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ARS Home » Southeast Area » Raleigh, North Carolina » Soybean and Nitrogen Fixation Research » Research » Publications at this Location » Publication #190439


item Burton, Joseph
item Israel, Daniel
item Bishop, Paul

Submitted to: Crop Science
Publication Type: Germplasm Release
Publication Acceptance Date: 8/3/2006
Publication Date: 11/21/2006
Citation: Burton, J.W., Israel, D.W., Bishop, P.E. 2006. Registration of 'Nitrasoy' soybean. Crop Sci. 46:2709-2710.

Interpretive Summary: A new soybean variety, 'Nitrasoy', has been developed and released cooperatively by USDA-ARS and North Carolina State University. It is a nonnodulating group VI maturity soybean variety. Because it cannot form nodules, it also cannot fix atmospheric nitrogen. Thus Nitrasoy needs a large amount of soil applied nitrogen to obtain excellent seed yields. Nitrasoy was developed to provide a leguminous crop option for the land application of animal waste. It is the only non nodulating variety currently available. Soybean is an excellent crop for receiving nitrogen from animal waste because soybean seeds are rich in nitrogen and when harvested the nitrogen from animal waste that is in the soybean seeds is completely removed from the plant where it was applied. Nitrasoy is adapted to southern USA, 27 degrees to 37 degrees north latitude.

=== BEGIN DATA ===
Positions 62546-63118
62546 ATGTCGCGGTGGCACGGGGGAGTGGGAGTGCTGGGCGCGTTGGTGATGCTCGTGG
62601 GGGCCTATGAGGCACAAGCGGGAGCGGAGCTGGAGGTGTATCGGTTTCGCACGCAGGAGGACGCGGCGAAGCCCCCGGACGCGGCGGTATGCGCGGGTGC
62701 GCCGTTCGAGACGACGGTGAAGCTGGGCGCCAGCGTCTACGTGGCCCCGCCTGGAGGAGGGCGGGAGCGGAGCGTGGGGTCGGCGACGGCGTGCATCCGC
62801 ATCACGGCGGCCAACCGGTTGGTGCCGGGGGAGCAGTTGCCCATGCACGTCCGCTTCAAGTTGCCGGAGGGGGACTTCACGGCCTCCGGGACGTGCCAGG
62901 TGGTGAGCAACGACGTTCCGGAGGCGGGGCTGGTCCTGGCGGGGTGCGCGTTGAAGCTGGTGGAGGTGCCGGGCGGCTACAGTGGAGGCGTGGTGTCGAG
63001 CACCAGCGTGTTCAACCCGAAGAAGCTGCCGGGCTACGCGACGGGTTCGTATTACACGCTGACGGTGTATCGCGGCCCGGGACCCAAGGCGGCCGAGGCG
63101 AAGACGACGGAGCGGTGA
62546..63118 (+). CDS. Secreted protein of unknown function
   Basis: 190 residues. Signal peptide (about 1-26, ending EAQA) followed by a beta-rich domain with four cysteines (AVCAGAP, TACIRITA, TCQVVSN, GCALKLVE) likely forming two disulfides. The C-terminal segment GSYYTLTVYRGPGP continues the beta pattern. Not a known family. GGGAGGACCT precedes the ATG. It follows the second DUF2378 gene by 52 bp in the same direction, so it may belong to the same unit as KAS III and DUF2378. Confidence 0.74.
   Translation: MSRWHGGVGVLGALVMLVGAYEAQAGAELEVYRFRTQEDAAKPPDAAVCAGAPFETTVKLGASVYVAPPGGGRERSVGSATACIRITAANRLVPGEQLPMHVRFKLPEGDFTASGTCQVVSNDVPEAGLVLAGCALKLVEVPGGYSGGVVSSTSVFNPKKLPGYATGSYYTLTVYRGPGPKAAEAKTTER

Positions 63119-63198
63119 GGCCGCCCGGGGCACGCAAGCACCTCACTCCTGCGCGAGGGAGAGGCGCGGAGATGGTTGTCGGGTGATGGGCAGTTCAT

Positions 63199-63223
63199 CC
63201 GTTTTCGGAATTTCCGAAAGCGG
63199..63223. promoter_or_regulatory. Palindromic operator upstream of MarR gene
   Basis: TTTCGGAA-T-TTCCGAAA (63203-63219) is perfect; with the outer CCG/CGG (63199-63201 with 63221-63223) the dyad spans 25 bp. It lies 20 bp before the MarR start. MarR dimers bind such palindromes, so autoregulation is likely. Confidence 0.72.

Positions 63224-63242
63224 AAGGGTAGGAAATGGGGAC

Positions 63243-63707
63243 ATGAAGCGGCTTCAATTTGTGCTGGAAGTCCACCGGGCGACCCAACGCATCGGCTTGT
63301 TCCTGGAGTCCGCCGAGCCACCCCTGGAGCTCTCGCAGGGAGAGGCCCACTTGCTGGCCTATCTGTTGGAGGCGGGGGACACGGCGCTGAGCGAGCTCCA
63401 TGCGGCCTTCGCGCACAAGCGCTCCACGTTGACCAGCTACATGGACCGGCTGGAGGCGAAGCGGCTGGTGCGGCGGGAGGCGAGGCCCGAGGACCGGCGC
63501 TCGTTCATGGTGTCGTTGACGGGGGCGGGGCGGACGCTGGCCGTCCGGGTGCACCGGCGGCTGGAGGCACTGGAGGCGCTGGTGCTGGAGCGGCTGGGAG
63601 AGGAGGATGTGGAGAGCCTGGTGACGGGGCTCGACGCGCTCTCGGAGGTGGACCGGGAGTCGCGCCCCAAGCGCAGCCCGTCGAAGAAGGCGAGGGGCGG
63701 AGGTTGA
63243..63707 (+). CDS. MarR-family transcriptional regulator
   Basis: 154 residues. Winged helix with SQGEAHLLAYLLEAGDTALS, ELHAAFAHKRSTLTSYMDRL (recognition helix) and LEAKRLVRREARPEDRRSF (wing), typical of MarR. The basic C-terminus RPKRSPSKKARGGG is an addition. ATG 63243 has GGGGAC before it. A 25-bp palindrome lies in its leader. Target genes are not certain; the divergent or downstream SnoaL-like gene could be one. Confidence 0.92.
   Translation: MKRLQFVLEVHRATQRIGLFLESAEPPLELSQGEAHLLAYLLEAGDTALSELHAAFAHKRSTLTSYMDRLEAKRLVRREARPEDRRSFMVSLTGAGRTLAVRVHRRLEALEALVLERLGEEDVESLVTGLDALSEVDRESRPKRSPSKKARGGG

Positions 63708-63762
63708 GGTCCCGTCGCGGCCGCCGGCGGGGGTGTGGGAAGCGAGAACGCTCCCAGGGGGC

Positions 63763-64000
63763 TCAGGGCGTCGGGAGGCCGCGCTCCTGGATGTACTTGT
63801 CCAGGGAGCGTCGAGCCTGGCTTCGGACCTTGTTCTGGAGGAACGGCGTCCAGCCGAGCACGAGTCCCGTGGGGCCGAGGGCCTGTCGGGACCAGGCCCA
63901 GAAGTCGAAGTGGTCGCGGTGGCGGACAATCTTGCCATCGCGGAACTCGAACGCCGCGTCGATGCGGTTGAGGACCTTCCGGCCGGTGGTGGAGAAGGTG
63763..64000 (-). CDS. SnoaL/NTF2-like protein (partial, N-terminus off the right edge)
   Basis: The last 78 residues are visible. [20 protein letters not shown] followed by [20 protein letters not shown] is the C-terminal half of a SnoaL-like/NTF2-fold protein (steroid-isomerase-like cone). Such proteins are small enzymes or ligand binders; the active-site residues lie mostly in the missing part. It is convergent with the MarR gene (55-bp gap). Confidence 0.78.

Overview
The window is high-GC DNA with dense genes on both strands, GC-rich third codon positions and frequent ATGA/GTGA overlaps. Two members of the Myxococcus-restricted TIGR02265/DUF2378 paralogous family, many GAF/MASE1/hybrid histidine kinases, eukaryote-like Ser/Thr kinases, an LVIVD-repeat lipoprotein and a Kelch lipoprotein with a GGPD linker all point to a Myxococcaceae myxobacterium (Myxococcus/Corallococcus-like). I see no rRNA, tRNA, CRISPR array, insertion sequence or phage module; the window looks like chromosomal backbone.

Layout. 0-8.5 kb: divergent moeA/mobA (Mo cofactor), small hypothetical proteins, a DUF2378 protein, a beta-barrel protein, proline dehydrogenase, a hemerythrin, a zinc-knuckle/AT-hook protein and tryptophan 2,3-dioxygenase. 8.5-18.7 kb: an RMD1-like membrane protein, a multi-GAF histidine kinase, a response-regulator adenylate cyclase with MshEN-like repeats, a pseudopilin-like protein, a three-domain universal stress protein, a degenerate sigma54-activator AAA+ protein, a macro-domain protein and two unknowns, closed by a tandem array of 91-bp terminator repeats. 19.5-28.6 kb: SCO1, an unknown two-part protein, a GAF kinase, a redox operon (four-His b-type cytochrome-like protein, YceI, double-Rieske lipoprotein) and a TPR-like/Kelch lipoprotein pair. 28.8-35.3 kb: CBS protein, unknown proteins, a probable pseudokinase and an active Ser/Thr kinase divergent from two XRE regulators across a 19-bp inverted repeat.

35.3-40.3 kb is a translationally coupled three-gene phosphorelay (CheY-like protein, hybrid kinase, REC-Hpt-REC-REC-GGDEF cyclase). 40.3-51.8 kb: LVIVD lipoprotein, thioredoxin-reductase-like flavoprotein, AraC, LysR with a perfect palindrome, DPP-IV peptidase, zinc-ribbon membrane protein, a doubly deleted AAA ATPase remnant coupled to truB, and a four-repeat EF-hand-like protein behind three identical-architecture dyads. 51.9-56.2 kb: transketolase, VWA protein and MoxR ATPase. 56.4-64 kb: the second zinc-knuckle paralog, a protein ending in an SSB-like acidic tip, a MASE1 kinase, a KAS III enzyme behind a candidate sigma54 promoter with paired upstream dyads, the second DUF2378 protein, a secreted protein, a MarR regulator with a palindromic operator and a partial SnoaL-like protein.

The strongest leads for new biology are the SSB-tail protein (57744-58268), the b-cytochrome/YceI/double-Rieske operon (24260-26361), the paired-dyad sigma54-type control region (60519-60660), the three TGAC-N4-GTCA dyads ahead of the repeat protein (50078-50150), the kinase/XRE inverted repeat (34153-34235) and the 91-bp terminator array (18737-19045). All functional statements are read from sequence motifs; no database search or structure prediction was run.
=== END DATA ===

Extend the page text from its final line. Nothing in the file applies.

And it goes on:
Technical Abstract: The Agricultural Research Service of the United States Department of Agriculture and the North Carolina Agricultural Research Service announce the release of a new soybean [Glycine max L. Merr.] variety Nitrasoy. Nitrasoy is a nonnodulating group VI maturity soybean variety with a large requirement for soil-applied nitrogen to obtain excellent seed yields. It is the only public release of a nonnodulating soybean variety. Nitrasoy provides a leguminous crop option for land application of animal waste previously unavailable using commercial soybean varieties. It is adapted to southern USA, 27° - 37° N lat. Nitrasoy is an F5 selection from the cross D68-0099/‘Cook’. D68-0099 is a backcross-derived breeding line and is the donor parent of the rj1 nonnodulating gene, which when homozygous, prevents the nodulation of the soybean root by Bradyrhizobium japonicum. Experiments with three genotypes (Cook, D68-0099, and Nitrasoy) and seven soil-applied nitrogen rates (0, 49, 99, 148, 197, 246, and 296 kg ha-1 of N as ammonium nitrate) were conducted in 2002 on the Central Crops Research Station near Clayton, NC. The seed yield of nodulating variety Cook averaged 3,561 kg ha-1 with no difference across the applied N rates. In 0 N treatment, Nitrasoy and D68-0099 had similar seed yield (1,680 kg ha-1). The seed yield of Nitrasoy increased with each level of applied N rate, yielding 3,383 kg ha-1 with 250 kg ha-1 of applied N. Experiments with four non-nodulating genotypes (D68-0099, N97-2996, Nitrasoy, and N99-3342) and three nitrogen levels applied as swine-lagoon effluent were conducted at two locations in NC in 2001. The seed yield of nitrasoy was greater than the other three genotypes. Nitrasoy recovered 17% more soil plus applied N in seed than D68-0099 (193 kg ha-1 versus 165 kg N ha-1) Thus, it is an excellent choice as an N receiver crop for fields receiving animal waste. Corn-wheat-double cropped soybean (nodulated) is a common cropping system used on fields receiving swine lagoon effluent. Substitution of nonnodulated Nitrasoy into this system for nodulated soybean varieties should improve recovery of nitrogen applied in animal waste. Nitrasoy is also a useful tool for studying effects of microbial symbiotic and asymbiotic N fixation on soybean productivity. Positive effects of symbiotic N fixation by Bradyrhizobium on soybean are well known. Effects of associative N fixation from freeliving N fixing bacteria such as Azotobacter are not known, even though they are routinely included in some soybean inoculums. Nitrasoy provides a very useful tool for studying these effects.